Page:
- Installed energy consumption meter displays that show feedback data to building occupants
- Historical energy consumption and renewable energy generation reports for the building that are published and made available to the occupants
- Progress reports on achieving compliance with Federal energy requirements with the renewable energy systems
- Prominently displayed informational posters, educational briefs, and other materials on the renewable energy systems and energy conservation measures available to building occupants.
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Public outreach on major construction projects that incorporate renewable energy can increase awareness of the economic, environmental, and social benefits of renewable energy and energy conservation. Federal agencies have a unique opportunity to demonstrate the potential and capabilities of renewable energy technologies. Showcasing a newly constructed or renovated building that integrates renewable energy technologies, for example, is an optimal education tool as people can discover and experience operating systems in an applied environment. A well-designed and implemented public outreach program is instrumental in encouraging a broad audience to make thoughtful and informed energy choices.
Public outreach programs work best when they are primarily anecdotal instead of technical. Describing sustainable measures and behaviors can influence what people do in their homes and workplaces. A well-designed public education and outreach program could include:
- An interactive environment with educational displays, exhibits, energy generation and consumption monitors, videos, and other materials in an easily accessible public location, such as the NREL Visitor Center.
- Informational tours highlighting the buildings' energy efficiency and renewable energy technologies.
- News articles, press releases, and media events.
- Feature stories in local and national journals, newspapers, and magazines.
- Coverage on local and national broadcast and radio outlets.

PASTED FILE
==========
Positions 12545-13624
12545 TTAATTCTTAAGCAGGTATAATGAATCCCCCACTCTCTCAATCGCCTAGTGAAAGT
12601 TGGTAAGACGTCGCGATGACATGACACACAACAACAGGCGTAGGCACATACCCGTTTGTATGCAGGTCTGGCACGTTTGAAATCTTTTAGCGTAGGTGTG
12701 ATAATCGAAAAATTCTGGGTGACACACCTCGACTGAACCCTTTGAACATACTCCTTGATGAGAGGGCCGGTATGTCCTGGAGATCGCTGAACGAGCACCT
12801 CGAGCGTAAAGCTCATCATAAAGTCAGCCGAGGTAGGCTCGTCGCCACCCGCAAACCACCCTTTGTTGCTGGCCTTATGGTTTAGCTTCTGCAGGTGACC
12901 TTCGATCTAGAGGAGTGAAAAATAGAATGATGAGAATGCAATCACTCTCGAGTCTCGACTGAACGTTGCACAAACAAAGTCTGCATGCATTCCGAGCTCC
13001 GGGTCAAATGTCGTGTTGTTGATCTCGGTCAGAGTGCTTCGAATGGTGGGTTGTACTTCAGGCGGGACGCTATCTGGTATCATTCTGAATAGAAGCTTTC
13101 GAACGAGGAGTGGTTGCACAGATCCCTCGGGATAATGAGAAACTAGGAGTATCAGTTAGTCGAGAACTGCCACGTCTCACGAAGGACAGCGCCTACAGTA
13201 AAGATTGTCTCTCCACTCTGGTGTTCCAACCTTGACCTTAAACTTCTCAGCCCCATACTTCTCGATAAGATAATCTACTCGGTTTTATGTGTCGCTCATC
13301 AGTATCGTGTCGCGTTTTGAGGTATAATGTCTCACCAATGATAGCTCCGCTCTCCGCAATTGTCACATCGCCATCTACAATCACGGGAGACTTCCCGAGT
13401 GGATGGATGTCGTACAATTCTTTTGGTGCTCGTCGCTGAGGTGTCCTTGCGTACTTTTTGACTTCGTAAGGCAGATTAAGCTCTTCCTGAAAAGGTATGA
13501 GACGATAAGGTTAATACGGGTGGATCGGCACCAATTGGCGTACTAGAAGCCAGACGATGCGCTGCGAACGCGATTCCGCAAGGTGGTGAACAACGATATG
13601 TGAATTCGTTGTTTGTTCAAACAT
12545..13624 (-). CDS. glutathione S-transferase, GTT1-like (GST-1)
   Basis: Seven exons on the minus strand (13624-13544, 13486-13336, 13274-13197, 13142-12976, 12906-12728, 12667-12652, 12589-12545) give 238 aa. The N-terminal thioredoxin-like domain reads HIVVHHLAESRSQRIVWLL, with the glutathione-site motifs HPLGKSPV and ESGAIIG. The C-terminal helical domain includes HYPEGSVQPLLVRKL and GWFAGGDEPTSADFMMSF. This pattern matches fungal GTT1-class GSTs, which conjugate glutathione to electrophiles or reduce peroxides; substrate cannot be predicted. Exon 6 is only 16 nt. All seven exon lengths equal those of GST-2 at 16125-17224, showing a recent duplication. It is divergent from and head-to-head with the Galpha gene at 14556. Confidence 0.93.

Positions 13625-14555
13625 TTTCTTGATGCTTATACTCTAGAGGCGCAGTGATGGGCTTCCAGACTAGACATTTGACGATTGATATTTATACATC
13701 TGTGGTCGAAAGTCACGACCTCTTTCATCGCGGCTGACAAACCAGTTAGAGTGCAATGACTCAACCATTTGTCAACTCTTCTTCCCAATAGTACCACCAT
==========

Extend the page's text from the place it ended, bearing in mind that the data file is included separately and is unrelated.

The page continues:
- Social network tools and informational videos on websites such as YouTube.
- Fact sheets and case studies.
- Community events, including those that are environmentally focused, such as Earth Day and Energy Awareness Month. Related activities can include an open house of the facility (where appropriate and in accordance with agency security protocols), or a sponsored booth featuring informational materials and facility experts on hand.
- Information on Federal, state, regional, and local policies that affect research, development, and demonstration of renewable energy technologies.
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Outreach materials developed to be shared across Federal agencies should document processes and procedures that went into project planning, development, construction, and commissioning. Information on successes, barriers, challenges, and lessons learned is an invaluable education tool for other agencies planning to construct or renovate similar buildings.
In addition to developing materials that document the history of a project, it's important to develop a plan to disseminate the information. A website, such as this NREL site, is an excellent, easily accessible host to library materials. Conferences that attract a large number of Federal employees, such as GovEnergy, can be an excellent venue for presentations. Publishing articles in journals and magazines that target Federal agencies is another effective method of outreach. Reaching as broad of an audience as possible is key to achieving the highest impact. Examples of outreach materials for Federal agencies include:
- Case studies and fact sheets
- Case studies and fact sheets
- The design-bid-build project manual specific to your project
- An in-depth report of the project from inception to completion, a comprehensive history
- Best practices
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For additional information on outreach, see the FEMP Outreach and Awareness Campaigns for Federal agencies.